The author, Wallace Stevens, led a life that was more likely related to the jar rather than the wilderness. And this meditation resulted in one of his most successful and popular poems. The jar was gray and bare. It did not give of bird or bush, Like nothing else in Tennessee. The student, eager to learn, says: Oh please Master, tell me what it is! Since this is a poem by the famously complex , we can't help but think about the life of the poem's author as this empty jar and the wilderness interact. The wilderness rose up to it, And sprawled a round, no longer wild.
The jar was gray and bare. The jar was round upon the ground And tall and of a port in air. All of these various uses of sound let the reader know that the choice to use these specific words was very deliberate and not merely by chance. Against Lentricchia I would argue that the poem is neither for nor against the jar, and that a political context that includes our forefathers' slaughter of the Indians who lived in the Cherokee village for which Tennessee is named is not particularly helpful in our understanding of the wilderness. The Master replies: You still stink of Zen.
The wilderness rose up to it, And sprawled around, no longer wild. Solving the Puzzle Anecdote of the Jar by Wallace Stevens has been puzzling readers for nearly a century. I placed a jar in Tennessee, And round it was, upon a hill. From Early Stevens: The Nietzchean Intertext. While Anecdote of the Jar doesn't rhyme in the traditional sense, Stevens does play with the sounds of the words in the poem.
Those are big questions, one we bet you'd be interested in asking too. If objects are events as Whitehead says, they are events that mediate between the body of the seer and the world, events that carry that body into the world and the world into that body. Events happen around them but there is a trust and a genuineness in their actions, in their positioning against the world that can be relied on. The jar was gray and bare. This experiment was well known in Steven's time.
This poem is basically about the relationship between an everyday, commercial jar and the wilderness surrounding it. The jar was gray and bare. One reason for that might have been how relatively late in life Stevens began to publish. This is a striking expression of the power of the imagination over reality. This is easily heard in line 7, The jar was round upon the ground. The poem contains a number of particularly inscrutable lines. And in the end, by asserting the jar's alien presence in a readily apprehended world of bird and bush, the instigator of this epistemological exercise unmasks a naive empiricism that lies behind the more official perspectivist stance of the poem.
In the final stanza, Stevens uses the only instance of alliteration bare, bird, and bush , which creates a contrast with the rest of the poem and urges the reader to contemplate those lines. However, there is one thing. As a lawyer and a businessman, Stevens worked with insurance not exactly stunt-driver territory. The jar then becomes, perhaps, a symbol for the human imagination, in that man can only hope to capture the glorious brilliance of nature temporarily, or reflect it in a distorted inadequate form. The persona of the poem tells us that the man made jar caused the wilderness to surround the hill, or that the hill looked more untidy in contrast to the jar.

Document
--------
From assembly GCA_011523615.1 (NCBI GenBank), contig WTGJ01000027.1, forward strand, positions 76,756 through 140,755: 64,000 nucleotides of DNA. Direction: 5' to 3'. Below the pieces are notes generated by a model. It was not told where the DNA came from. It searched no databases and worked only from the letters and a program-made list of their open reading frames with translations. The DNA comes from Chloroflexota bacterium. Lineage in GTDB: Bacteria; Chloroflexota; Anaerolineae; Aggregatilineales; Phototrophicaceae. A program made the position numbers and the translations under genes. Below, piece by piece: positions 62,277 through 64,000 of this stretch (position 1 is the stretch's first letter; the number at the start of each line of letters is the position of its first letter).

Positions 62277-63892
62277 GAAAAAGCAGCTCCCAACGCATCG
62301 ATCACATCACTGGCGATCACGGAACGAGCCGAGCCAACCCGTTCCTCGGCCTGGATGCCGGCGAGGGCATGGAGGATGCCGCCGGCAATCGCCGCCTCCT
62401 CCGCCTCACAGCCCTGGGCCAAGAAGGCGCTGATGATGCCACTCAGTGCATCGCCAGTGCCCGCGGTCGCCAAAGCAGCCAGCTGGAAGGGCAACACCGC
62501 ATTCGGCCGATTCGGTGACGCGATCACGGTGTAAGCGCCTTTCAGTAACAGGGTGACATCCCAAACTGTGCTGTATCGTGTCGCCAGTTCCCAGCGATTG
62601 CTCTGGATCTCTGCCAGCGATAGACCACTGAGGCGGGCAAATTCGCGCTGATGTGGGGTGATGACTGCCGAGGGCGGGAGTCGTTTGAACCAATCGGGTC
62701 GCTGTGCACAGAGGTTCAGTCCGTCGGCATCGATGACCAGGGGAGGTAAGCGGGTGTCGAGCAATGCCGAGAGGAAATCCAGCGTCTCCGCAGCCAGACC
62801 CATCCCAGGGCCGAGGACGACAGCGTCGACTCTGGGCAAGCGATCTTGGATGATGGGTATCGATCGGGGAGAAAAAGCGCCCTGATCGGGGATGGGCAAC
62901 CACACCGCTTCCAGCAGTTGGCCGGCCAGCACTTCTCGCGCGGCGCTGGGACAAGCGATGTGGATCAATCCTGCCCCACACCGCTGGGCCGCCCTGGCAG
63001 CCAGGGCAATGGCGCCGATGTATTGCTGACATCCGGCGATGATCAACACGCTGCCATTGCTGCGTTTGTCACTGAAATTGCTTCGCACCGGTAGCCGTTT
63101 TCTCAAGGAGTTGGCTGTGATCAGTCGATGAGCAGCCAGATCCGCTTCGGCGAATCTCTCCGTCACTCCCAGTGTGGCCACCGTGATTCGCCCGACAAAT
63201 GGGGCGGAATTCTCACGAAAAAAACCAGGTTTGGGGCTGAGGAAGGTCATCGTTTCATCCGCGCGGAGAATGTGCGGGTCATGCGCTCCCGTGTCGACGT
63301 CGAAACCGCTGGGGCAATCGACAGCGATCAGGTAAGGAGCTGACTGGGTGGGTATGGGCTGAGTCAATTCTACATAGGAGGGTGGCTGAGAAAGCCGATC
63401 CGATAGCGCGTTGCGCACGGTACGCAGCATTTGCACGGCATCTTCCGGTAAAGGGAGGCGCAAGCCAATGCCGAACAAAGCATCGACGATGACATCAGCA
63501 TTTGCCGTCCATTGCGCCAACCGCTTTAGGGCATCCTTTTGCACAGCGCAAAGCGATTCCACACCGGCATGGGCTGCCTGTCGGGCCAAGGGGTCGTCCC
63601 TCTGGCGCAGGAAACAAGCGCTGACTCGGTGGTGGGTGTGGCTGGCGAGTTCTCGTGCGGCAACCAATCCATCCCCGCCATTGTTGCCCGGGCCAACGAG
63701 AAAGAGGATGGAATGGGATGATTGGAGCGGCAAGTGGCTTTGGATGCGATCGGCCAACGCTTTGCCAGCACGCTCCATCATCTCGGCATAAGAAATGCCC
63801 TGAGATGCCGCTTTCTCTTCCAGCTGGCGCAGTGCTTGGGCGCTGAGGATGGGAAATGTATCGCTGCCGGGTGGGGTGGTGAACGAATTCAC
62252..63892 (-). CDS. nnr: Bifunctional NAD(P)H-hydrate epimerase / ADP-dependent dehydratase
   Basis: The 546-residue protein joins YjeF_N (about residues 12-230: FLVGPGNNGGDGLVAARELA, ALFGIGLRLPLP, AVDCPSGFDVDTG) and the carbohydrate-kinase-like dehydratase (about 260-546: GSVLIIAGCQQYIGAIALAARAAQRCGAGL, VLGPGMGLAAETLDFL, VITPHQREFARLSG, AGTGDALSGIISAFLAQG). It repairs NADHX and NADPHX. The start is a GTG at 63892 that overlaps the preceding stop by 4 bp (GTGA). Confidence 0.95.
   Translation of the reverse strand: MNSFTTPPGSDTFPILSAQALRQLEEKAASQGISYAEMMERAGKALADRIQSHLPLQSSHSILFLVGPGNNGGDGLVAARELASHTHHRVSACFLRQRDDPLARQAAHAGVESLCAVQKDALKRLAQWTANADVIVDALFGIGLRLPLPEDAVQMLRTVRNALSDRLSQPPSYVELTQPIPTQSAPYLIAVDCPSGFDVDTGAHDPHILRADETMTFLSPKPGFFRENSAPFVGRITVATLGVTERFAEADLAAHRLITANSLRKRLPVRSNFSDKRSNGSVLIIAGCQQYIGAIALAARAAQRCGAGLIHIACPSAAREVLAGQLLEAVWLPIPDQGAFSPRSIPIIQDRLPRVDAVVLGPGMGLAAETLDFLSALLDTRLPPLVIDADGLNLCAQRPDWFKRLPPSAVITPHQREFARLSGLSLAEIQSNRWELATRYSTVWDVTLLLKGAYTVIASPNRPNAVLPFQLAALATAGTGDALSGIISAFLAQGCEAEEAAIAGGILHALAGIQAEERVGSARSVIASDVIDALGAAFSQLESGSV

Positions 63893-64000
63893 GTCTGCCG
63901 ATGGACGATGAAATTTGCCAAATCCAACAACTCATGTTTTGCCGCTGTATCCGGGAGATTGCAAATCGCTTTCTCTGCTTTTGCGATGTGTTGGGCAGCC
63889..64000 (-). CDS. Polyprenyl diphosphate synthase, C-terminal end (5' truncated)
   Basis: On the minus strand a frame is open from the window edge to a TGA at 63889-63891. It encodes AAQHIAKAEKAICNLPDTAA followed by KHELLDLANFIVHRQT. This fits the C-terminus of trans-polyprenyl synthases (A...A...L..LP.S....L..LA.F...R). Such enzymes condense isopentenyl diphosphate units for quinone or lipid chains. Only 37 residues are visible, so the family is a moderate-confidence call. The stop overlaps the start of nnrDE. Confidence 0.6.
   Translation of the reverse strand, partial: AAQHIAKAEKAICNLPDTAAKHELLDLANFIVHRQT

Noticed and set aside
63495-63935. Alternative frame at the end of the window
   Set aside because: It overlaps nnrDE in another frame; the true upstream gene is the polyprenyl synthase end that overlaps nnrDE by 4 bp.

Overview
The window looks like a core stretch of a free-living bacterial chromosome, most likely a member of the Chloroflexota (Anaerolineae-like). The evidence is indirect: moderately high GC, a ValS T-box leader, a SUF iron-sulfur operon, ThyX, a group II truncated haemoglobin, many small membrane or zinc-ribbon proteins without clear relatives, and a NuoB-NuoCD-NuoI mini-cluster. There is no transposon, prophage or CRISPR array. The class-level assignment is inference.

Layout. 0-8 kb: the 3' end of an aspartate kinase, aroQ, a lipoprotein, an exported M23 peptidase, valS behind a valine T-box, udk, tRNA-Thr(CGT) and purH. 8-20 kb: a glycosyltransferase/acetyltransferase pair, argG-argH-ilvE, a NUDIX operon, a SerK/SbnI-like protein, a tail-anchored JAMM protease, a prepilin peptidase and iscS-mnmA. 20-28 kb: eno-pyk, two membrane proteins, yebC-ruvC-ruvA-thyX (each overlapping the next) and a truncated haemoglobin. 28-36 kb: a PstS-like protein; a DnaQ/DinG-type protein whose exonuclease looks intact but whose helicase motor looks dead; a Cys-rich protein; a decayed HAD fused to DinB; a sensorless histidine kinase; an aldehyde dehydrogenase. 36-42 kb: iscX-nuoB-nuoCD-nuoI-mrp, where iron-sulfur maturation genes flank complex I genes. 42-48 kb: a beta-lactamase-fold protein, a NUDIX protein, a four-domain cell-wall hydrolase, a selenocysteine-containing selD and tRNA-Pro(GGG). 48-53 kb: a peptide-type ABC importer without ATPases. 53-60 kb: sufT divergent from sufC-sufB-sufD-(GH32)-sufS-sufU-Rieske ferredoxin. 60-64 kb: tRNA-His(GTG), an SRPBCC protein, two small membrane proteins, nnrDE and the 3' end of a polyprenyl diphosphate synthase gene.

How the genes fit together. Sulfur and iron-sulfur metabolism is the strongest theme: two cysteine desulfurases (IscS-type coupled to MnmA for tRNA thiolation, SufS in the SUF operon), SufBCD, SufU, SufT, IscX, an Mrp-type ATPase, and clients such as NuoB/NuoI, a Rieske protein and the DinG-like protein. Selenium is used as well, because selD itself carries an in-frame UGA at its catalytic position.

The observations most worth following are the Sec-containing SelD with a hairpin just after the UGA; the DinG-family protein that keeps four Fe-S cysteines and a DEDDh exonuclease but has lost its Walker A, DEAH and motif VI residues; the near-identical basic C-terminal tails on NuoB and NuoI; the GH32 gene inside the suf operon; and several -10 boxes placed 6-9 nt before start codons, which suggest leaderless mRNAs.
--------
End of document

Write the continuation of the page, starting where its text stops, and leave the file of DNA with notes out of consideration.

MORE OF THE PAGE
The poem, that is, has it both ways--the character of reality is a creation of perspectival seeing and ordering; the character of reality as a given exposes the artificiality of any given perspective. It made the slovenly wilderness Surround that hill. The wilderness rose up to it, And sprawled around, no longer wild. The glass of a jar would feel in our hands. The jar was gray and bare.
What is significant here is that this is not a rejection of ownership —indeed it expresses land-hunger — but a relinquishment of an inferior category of ownership for a superior, more active one. He graduated from Harvard and New York Law School, and his professional accomplishments include his work in the legal field as well as the literary world. Or is it, on the other hand, to be considered a worthy example of utilitarian design? The jar seems to infect everything around it, and removes the very wildness that makes the natural world what it is. The jar was round upon the ground And tall and of a port in air. More likely though, this is a general representation of the transition of the world from something completely natural to something more focused on man-made structures and engineering. The jar may overpower the wilderness, but the wilderness still has the power of growth and procreation, which the jar will never have. However, in the final stanza, the tone changes.
It did not give of bird or bush, Like nothing else in Tennessee. Autoplay next video I placed a jar in Tennessee, And round it was, upon a hill. Or is it, on the other hand, to be considered a worthy example of utilitarian design? It is the nature of the readymade to inspire these questions without resolving them. The jar was round upon the ground And tall and of a port in air. Yet, particularly in his later years, the wilderness of creativity stole back some power from the boring old jar that was his workaday existence.